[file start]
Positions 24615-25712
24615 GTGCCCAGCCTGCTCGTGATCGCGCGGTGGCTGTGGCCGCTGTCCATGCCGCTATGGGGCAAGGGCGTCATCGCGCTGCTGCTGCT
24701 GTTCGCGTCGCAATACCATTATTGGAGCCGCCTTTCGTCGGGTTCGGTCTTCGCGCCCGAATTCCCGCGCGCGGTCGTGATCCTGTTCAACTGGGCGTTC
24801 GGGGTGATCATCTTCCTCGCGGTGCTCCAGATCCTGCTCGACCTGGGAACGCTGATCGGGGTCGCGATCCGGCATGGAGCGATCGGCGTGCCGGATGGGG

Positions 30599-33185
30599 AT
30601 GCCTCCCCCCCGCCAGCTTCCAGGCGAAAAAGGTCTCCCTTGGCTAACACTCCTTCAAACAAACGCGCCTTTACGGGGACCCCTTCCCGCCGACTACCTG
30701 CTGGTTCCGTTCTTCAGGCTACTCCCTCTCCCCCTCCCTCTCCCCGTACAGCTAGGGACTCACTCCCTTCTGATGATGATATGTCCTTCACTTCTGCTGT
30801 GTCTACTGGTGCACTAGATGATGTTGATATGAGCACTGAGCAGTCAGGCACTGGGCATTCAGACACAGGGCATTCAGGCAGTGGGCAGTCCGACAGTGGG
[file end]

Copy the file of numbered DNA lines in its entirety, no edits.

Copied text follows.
Positions 24615-25712
24615 GTGCCCAGCCTGCTCGTGATCGCGCGGTGGCTGTGGCCGCTGTCCATGCCGCTATGGGGCAAGGGCGTCATCGCGCTGCTGCTGCT
24701 GTTCGCGTCGCAATACCATTATTGGAGCCGCCTTTCGTCGGGTTCGGTCTTCGCGCCCGAATTCCCGCGCGCGGTCGTGATCCTGTTCAACTGGGCGTTC
24801 GGGGTGATCATCTTCCTCGCGGTGCTCCAGATCCTGCTCGACCTGGGAACGCTGATCGGGGTCGCGATCCGGCATGGAGCGATCGGCGTGCCGGATGGGG

Positions 30599-33185
30599 AT
30601 GCCTCCCCCCCGCCAGCTTCCAGGCGAAAAAGGTCTCCCTTGGCTAACACTCCTTCAAACAAACGCGCCTTTACGGGGACCCCTTCCCGCCGACTACCTG
30701 CTGGTTCCGTTCTTCAGGCTACTCCCTCTCCCCCTCCCTCTCCCCGTACAGCTAGGGACTCACTCCCTTCTGATGATGATATGTCCTTCACTTCTGCTGT
30801 GTCTACTGGTGCACTAGATGATGTTGATATGAGCACTGAGCAGTCAGGCACTGGGCATTCAGACACAGGGCATTCAGGCAGTGGGCAGTCCGACAGTGGG